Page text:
The neuroproteomics of schizophrenia

English, Jane A. and Pennington, Kyla and Dunn, Michael J. and Cotter, David R (2011) The neuroproteomics of schizophrenia. Biological Psychiatry, 69 (2). pp. 163-172. ISSN 0006-3223

Full content URL: http://www.ncbi.nlm.nih.gov/pubmed/20887976

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Abstract

Proteomics is the study of global gene expression of an organ, body system, fluid, or cellular compartment at the protein level. Proteomic findings are reflective of complex gene-environment interactions, and the importance of this is increasingly appreciated in schizophrenia research. In this review, we outline the main proteomic methods available to researchers in this area and summarize, for the first time, the findings of the main quantitative neuroproteomic investigations of schizophrenia brain. Our review of these data revealed 16 gray matter proteins, and eight white matter proteins that were differentially expressed in the same direction in two or more investigations. Pathway analysis identified cellular assembly and organization as particularly disrupted in both gray and white matter, whereas the glycolysis–
gluconeogenesis pathway was the major signaling pathway significantly altered in both. Reassuringly, these findings show remarkable convergence with functional pathways and positional candidate genes implicated from genomic studies. The specificity of schizophrenia proteomic findings are also addressed in the context of neuroproteomic investigations of neurodegenerative disorders and bipolar disorder. Finally, we discuss the major challenges in the field of neuroproteomics, such as the need for high throughput validation methods and optimal sample preparation. Future directions in the neuroproteomics of schizophrenia, including the use of blood-based biomarker work, the need to focus on subproteomes, and the increasing use of mass spectrometry–based methods are all discussed. This area of research is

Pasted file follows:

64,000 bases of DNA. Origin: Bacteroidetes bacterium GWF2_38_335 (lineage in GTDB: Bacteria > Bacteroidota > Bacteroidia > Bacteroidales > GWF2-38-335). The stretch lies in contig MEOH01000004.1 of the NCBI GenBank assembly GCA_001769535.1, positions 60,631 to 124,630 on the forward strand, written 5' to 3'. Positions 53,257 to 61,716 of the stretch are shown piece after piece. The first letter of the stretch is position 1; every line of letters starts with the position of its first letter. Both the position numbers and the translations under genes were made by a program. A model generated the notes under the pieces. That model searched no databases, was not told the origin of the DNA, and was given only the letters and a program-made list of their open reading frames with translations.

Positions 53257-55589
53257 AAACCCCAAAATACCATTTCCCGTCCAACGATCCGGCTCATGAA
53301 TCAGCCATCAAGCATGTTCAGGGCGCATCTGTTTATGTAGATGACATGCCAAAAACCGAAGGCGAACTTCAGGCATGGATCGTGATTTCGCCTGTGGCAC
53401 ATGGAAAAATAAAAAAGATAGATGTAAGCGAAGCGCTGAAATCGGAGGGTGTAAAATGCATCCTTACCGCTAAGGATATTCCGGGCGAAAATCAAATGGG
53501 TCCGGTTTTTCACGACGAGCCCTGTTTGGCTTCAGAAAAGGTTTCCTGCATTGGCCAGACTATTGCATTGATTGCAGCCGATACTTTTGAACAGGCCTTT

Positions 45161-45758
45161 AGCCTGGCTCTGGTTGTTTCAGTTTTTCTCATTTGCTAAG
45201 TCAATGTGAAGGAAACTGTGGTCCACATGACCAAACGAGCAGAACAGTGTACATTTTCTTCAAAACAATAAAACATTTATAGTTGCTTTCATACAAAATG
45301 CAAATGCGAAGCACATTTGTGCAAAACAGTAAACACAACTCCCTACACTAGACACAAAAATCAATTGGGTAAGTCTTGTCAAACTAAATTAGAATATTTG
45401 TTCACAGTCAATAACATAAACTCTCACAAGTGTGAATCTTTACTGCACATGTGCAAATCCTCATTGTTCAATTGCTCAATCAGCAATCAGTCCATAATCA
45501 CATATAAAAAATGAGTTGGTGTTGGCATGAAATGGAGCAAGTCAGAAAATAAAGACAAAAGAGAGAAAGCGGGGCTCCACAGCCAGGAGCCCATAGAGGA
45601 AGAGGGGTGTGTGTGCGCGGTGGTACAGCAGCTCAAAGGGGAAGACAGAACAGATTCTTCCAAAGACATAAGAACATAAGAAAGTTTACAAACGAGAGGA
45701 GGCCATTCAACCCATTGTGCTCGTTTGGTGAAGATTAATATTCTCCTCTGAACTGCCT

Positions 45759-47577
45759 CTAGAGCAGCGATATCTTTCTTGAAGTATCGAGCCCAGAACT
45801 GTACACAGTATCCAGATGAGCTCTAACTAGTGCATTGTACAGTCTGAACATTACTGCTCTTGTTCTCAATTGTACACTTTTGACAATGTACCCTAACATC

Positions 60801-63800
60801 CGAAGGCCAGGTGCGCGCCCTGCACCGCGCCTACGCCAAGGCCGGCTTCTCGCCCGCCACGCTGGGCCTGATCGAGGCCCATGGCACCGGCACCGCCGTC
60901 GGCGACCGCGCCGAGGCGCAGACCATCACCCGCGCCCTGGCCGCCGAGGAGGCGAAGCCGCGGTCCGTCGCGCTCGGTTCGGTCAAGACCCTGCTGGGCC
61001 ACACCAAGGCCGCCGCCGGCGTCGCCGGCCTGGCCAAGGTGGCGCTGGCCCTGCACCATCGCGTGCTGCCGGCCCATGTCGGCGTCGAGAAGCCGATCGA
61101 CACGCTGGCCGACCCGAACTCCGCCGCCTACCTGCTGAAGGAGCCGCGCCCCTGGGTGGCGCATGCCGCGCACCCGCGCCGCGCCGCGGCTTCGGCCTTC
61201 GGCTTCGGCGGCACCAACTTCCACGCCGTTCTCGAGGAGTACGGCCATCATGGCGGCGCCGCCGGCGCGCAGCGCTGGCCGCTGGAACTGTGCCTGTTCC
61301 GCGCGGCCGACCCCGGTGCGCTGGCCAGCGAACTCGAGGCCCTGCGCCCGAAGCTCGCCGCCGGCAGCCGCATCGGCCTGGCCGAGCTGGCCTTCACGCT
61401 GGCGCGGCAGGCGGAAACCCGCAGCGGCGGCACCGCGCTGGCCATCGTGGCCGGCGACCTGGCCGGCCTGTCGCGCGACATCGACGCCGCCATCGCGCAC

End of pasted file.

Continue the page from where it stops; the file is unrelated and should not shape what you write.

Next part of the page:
still in its infancy and offers huge potential to our understanding of schizophrenia on a cellular level.

Keywords:2-DE, mass spectrometry, postmortem brain, proteomics, schizophrenia
Subjects:C Biological Sciences > C800 Psychology
C Biological Sciences > C860 Neuropsychology
Divisions:College of Social Science > School of Psychology
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ID Code:9244
Deposited On:02 May 2013 08:06

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